National Cheng Kung University has built Taiwan’s first human-powered submarine, which was given a name full of Taiwanese flavor at its launch on Sunday.
The Sat-bak-hi, or “milkfish” as pronounced in Hoklo (also known as Taiwanese), is a brainchild of a team of seven from the university, who spent more than two years developing it.
The team is to participate in the biennial European International Submarine Races, which are to be held in Portsmouth, England, next month, the school said.
Photo courtesy of National Cheng Kung University
Submarine competitions have been held in Europe and the US for more than 20 years, said Chen Jeng-horng (陳政宏), associate professor at the university’s Department of Systems and Naval Mechatronic Engineering.
Taiwan would be the first participating team that is not from a NATO or EU country, a pioneering undertaking that would help promote indigenously built submarines and nurture vessel-building talent, he said.
The team consists of the department’s students Wang Pi-cheng (王丕丞), Hsu Wei-jen (許瑋仁), Wei Heng-yu (魏珩育), Hsueh Hao-cheng (薛皓丞), Han Yun-hao (韓允豪), Chen Ting-hsuan (陳廷宣) and Wang Dan-hsu (王丹詡), the university said in a news release.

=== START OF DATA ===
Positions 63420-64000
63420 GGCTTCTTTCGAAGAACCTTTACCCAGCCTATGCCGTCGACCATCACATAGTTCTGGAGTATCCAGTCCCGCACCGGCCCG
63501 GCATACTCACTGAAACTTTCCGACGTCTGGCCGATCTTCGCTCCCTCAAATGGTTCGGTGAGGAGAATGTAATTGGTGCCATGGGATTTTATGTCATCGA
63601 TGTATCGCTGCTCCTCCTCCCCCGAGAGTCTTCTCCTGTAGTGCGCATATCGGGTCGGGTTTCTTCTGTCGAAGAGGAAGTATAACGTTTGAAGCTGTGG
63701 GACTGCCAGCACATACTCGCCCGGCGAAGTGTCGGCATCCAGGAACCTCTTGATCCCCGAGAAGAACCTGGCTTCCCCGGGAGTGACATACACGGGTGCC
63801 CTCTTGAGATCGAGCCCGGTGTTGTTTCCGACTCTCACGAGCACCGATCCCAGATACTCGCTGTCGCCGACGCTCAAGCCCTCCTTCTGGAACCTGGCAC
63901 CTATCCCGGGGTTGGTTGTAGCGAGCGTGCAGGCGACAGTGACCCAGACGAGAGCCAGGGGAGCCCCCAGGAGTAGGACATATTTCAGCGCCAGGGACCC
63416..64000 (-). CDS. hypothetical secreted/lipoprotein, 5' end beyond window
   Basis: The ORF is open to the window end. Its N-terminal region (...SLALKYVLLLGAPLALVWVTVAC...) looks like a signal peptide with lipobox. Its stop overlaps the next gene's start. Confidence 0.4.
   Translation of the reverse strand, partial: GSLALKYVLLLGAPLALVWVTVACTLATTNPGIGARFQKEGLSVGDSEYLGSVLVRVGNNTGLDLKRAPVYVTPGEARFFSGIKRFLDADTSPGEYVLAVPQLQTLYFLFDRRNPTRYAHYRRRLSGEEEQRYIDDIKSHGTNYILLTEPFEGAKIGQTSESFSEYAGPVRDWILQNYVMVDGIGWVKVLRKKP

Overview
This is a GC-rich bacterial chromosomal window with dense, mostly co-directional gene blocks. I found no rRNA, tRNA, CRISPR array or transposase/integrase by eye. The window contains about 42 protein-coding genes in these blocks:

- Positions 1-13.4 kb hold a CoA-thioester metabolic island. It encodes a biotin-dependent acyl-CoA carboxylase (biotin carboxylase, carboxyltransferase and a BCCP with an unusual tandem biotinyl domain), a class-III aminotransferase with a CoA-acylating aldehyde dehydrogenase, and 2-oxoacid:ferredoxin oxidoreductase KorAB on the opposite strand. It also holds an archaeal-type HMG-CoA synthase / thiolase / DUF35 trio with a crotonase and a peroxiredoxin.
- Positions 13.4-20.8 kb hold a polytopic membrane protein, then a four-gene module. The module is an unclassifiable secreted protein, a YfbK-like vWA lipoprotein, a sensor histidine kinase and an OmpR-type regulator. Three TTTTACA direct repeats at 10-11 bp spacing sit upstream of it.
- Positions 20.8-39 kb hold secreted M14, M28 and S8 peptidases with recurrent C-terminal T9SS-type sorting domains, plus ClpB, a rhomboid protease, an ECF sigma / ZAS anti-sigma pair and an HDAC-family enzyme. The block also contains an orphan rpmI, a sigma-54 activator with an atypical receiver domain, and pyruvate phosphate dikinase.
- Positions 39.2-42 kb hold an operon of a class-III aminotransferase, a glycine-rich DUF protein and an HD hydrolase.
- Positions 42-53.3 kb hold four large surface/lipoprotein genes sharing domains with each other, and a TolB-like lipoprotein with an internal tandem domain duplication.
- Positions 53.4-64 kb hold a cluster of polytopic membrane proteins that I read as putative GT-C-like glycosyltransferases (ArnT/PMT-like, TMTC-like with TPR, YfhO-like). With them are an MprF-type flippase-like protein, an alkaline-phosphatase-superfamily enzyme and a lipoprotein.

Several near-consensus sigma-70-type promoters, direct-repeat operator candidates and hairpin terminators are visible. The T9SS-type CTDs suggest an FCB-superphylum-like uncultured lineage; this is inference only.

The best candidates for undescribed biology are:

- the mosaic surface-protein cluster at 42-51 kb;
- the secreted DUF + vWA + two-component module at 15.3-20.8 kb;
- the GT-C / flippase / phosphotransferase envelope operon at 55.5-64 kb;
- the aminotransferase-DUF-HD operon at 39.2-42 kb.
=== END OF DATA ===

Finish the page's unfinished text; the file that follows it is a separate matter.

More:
Under Chen’s supervision, the team began their project in September 2020, using fiber-reinforced plastic to build the vessel’s 3m-long hull, it said.
The submarine, with an estimated top speed of 5 knots (9.26kph), would be shipped to England at the end of the month, it said.
The shipping fees and plane tickets of the contestants are being sponsored by the Chang Yung-fa Charity Foundation, it added.
More than 50 entries were submitted to the submarine’s naming contest, with “Sat-bak-hi” getting the most votes, team leader Wang Pi-cheng said, hoping the representative delicacy from Tainan, where the university is located, can bring them good luck in the UK.
University executive vice president Su Fong-chin (蘇芳慶) hosted the naming ceremony yesterday, putting the logo on the hull of the vessel and wishing the contestants the best of luck.
The race was launched in 2012, providing a platform for university students in shipbuilding fields to design, build and operate submarines, the university said.
Participating teams have to navigate through linear paths, bends with a radius of 25m and S-shaped obstacle courses, and will be judged on finishing time and the design of their submarines, it added.
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